This is thought came to me last week when I was trying to keep track of all the different flat viewings and accommodation related lines of enquiry we had on the go. There were way too many emails, numbers and most irritatingly, not enough adverts. Especially on Gumtree, landlords seem to remove the ads when they get enough interest - this is a terrible system. Not only does it make it look like you’ve been asking after places that don’t even exist but you loose the pictures, the address and all the other details.
I share all the flat details on Google Plus and looking back it just looks like a load of broken links.
When you share a link, why can’t Google Plus take a cached version of the site and store it as a hidden attachment to the post. This would be tiny (it could be text only) for those scared of the storage implications. With this in the pocket of every linked post, Google Plus could test if the page at the link had changed, if it had it might want to display the old version instead with a warning message. Considering what Google has done in the past for minute markets and how much it already does in the way of web caching I don’t see what’s wrong with the idea. I see no technical hitches.
Basically I’m just annoyed I didn’t keep better track of the ads, however I think this would be a genuinely useful feature.
It felt like a long time since I’d done a review on here so here goes.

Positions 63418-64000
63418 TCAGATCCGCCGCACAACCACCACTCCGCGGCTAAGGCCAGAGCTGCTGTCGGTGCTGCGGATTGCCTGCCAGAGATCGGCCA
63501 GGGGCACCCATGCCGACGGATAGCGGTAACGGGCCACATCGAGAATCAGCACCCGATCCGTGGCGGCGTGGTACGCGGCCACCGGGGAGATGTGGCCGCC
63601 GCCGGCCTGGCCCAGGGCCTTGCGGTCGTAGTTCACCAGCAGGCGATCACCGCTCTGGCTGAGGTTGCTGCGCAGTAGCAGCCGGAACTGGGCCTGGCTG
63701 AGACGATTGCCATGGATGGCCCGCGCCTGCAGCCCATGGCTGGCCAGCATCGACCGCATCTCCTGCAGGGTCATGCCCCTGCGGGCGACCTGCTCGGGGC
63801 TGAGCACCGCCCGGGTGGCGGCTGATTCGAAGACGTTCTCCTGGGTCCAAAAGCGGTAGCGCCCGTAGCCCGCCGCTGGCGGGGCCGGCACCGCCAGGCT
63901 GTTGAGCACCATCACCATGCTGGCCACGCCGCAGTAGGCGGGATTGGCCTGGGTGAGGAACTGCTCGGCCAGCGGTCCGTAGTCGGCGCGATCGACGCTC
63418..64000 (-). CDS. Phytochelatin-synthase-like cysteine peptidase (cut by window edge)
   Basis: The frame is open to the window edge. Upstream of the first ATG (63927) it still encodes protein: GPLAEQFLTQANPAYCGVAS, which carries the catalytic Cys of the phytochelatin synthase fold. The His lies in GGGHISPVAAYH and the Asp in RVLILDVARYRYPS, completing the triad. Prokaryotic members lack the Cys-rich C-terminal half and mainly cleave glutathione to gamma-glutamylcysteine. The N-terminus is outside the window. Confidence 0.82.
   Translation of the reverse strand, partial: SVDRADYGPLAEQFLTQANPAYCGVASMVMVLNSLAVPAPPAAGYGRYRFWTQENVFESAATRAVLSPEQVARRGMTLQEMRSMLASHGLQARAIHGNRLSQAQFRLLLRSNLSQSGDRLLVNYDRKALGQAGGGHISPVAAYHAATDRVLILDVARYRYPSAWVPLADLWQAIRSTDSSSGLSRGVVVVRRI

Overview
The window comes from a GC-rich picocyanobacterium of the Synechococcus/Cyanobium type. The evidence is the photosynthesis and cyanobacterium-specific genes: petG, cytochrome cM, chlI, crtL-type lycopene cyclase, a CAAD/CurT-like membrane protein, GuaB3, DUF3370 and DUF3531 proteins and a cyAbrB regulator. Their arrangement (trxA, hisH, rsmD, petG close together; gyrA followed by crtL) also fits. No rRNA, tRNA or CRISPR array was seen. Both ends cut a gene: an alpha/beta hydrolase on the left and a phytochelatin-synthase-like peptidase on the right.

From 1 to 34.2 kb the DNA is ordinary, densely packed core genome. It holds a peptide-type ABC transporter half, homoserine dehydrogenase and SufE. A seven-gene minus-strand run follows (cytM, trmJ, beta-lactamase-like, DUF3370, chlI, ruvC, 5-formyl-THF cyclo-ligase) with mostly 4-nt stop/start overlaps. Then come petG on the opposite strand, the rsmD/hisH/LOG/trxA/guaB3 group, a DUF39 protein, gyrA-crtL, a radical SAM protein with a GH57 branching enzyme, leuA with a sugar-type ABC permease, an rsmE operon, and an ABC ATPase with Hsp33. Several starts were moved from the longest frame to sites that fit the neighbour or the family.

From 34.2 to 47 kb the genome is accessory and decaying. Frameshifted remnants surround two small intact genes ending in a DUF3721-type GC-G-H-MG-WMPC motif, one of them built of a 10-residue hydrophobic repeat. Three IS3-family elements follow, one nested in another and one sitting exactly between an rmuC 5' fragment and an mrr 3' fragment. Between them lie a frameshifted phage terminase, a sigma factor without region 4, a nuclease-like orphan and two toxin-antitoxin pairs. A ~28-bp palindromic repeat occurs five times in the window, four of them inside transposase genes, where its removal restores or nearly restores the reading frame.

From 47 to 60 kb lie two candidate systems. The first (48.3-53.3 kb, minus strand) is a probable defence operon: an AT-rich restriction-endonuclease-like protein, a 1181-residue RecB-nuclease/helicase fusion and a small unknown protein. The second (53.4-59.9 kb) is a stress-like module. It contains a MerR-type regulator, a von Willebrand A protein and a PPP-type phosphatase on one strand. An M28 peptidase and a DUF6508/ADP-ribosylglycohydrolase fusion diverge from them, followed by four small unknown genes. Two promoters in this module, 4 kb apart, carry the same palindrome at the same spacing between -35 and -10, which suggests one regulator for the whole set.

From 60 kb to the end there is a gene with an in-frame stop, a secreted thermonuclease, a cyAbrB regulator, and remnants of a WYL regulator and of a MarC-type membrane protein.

I have a Galaxy Note II and since Christmas have been using the S-Pen for taking notes in lectures. It’s kind of a laziness thing, not needing to re-write the notes afterwards. I’ve found tagging helps solve the searchable problem in Evernote.
Anyway, this is a review for Papyrus, an S-Note competitor and destroyer. I’ve only got the free version so the gross feature set is considerably less than S-Note, however when taking notes it’s the basic features you want quick access to and fast. This is Papryus.
First off Papyrus has a much nicer default sheet, it’s basically lined paper, white with blue lines. This seems to work a lot nicer than the S-Note one. To put it in perspective, the first thing I used to do when creating a new note in S-Note was to change the background of all the pages - in Papyrus I never even looked to make that change.
Papyrus has been designed with the S-Pen in mind and does all the pressure sensing stuff too. It works but I found It to be unnecessary and turned it off. The main thing is that it’s easy to change the colour - super easy. The pen diameter, for me at least, is a kind of set it and leave it kind of thing - colour isn’t. I use the different colours all the time to mean different things in each note and change between them needs to be as fast as possible. Papyrus has a good range of colours and a gradient style picker too. However the main thing is the recent colours area. While I change colour a lot there’s not an finite number of colours I use and Papyrus gives you quick access to these that S-Note doesn’t.
Papyrus’s notebook setup is largely Evernote inspired, that’s a good thing. It does make it easier to file notes and keep them sorted however I tend to delete notes once they’re up on Evernote anyway.
Papyrus is better in many other ways too but the final one I’d like to mention is the scrolling. In S-Note when you create a new page it takes you to the same place as you were on the last one. This means you start writing at the bottom of the page, not very user friendly. Not only does Papyrus not do this but it also scrolls much better with two fingers.